On a practical note, I have advice for anyone thinking of forgoing a band/DJ for an iPod playlist.  DO it.  Music was a top priority for us, and we could not have been happier with how it all went down.  A few of my most important tips:

  1. Read about it beforehand to see how others have done it and for playlist suggestions.  Meg’s guide was particularly helpful.
  2. Enlist an iPod bouncer (or two). We had someone who thought he knew better than us about the flow of music and tried to adjust our PERFECTLY CRAFTED playlist midstream. I was FUMING, but somehow calmly managed to say, “We worked really hard on this playlist, so please back off.” In hindsight, I hated being in that position, so a wedding playlist bouncer is an excellent idea. Make sure it’s your biggest, most intimidating friend, too.
  3. If possible shorten the songs, which you can do through iTunes.  Because, come on, do we really need to hear the entirety of Dancing Queen to be emotionally satisfied?  2 minutes and 30 seconds did the trick for me!  This allows you to get the maximum number of songs into the shortest amount of time and keeps the party moving.  We cut down a majority of our songs, and no one noticed a thing. (Note:  We’re both from NJ, as were most of our guests, and the wedding was held at Rutgers University.  This was A Very Jersey Wedding, and we did NOT shorten Livin’ on a Prayer.)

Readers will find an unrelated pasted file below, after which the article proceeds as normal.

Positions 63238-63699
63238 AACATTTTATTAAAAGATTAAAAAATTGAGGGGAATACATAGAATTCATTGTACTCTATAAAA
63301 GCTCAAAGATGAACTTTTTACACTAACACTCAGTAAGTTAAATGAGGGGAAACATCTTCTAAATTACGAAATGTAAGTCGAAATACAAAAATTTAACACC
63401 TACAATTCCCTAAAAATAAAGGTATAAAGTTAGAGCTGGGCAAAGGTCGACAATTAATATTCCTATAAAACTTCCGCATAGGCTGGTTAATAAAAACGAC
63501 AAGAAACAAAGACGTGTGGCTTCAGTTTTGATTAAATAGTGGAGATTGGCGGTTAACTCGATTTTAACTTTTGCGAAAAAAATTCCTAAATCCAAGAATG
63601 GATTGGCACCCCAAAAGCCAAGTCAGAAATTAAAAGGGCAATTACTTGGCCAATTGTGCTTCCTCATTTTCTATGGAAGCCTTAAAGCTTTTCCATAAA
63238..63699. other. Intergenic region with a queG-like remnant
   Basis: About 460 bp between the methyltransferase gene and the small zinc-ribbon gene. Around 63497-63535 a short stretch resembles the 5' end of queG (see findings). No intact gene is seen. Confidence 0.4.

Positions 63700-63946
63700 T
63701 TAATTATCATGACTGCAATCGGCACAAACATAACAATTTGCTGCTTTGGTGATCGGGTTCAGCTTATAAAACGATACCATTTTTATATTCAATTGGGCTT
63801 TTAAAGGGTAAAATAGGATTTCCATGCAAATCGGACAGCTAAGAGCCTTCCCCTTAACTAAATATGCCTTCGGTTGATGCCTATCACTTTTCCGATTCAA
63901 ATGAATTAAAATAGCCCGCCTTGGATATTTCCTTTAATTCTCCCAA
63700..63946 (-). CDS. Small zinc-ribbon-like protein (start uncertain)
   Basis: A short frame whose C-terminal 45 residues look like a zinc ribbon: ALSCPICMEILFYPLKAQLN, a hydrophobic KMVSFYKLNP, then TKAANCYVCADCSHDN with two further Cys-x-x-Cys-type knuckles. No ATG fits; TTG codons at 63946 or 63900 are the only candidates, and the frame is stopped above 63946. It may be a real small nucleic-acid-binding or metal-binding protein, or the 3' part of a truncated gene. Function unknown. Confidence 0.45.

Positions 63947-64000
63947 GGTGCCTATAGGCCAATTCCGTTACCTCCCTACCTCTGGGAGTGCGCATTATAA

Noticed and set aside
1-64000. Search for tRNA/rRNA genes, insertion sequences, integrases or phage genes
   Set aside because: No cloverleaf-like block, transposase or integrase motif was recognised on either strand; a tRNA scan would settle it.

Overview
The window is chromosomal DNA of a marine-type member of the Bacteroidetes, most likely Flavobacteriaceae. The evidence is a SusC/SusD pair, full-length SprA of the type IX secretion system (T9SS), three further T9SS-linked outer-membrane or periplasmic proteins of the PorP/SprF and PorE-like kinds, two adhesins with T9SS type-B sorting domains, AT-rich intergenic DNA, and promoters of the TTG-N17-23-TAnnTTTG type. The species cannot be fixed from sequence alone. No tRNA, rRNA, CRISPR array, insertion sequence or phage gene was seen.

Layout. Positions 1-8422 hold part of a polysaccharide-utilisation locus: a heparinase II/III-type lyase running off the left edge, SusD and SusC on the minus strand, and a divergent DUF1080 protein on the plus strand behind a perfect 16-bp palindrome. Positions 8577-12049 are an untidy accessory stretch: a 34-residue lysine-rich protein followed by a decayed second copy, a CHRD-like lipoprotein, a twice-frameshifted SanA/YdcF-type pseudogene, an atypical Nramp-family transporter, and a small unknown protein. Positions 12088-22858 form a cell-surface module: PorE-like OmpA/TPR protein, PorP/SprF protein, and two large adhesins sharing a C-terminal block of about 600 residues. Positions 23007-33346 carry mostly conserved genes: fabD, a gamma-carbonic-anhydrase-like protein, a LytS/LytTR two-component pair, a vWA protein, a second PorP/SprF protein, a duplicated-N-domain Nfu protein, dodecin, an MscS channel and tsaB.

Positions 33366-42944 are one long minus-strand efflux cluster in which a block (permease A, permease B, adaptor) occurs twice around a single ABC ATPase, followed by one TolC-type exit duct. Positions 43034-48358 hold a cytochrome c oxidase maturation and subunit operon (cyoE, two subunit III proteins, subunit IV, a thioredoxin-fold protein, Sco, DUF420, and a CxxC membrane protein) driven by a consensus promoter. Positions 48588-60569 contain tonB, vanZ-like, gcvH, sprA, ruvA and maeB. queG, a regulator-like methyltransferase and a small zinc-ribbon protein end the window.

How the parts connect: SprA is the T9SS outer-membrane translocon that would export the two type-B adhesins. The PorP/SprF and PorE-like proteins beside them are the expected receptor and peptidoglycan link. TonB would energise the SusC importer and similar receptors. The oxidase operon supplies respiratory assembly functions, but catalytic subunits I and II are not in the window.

Anna & Matt | A Practical Wedding

Photos By: Brendan McInerney and Dan Bracaglia

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  • http://irisira.wordpress.com irisira

    iPod DJ. In hindsight, I *really* wish we did this. Our DJ was OK, but there were a few things he just completely ignored and did his own thing (like, for example, we wanted classic rock/folk-style music during dinner – C and I both love it, but you can’t really dance to it – and instead he played some instrumental garbage). For the price, it did the trick, but then again, we could have done our own thing for free. And I even know who I would have assigned as iPod bouncer. :)

    PS to the bride – we are not from Jersey, but we did not shorten Livin on a Prayer, either. That would be a SIN in my book! :)

    • Casey

      Me too, totally! Our DJ informed us that people don’t dance to our kind of music, and we informed him that OUR people DO dance to this kind of music, and he ignored us and played what appeared to be a Pandora list based on Blah Blah Blah by Ke$ha. Hahaha. We got over it, but I’m definitely recommending iPod DJ-ing to anyone who asks in the future!

      • http://irisira.wordpress.com irisira

        For the most part, he complied with our requests. There was minor stuff, like I really wanted Lady Gaga’s Bad Romance (which is the only Gaga song I particularly like, and I REALLY like it) and really DIDN’T want Let’s Dance, and C really DIDN’T want Poker Face. So? He played Let’s Dance AND Poker Face, but not Bad Romance.

        A big deal? No, not really. Our guests obviously didn’t notice. Two of my friends made up a HILARIOUS dance to Poker Face that our photographer got great pictures of. It all worked out. But on the other hand, I thought, “Really, what exactly am I paying you for, anyway?”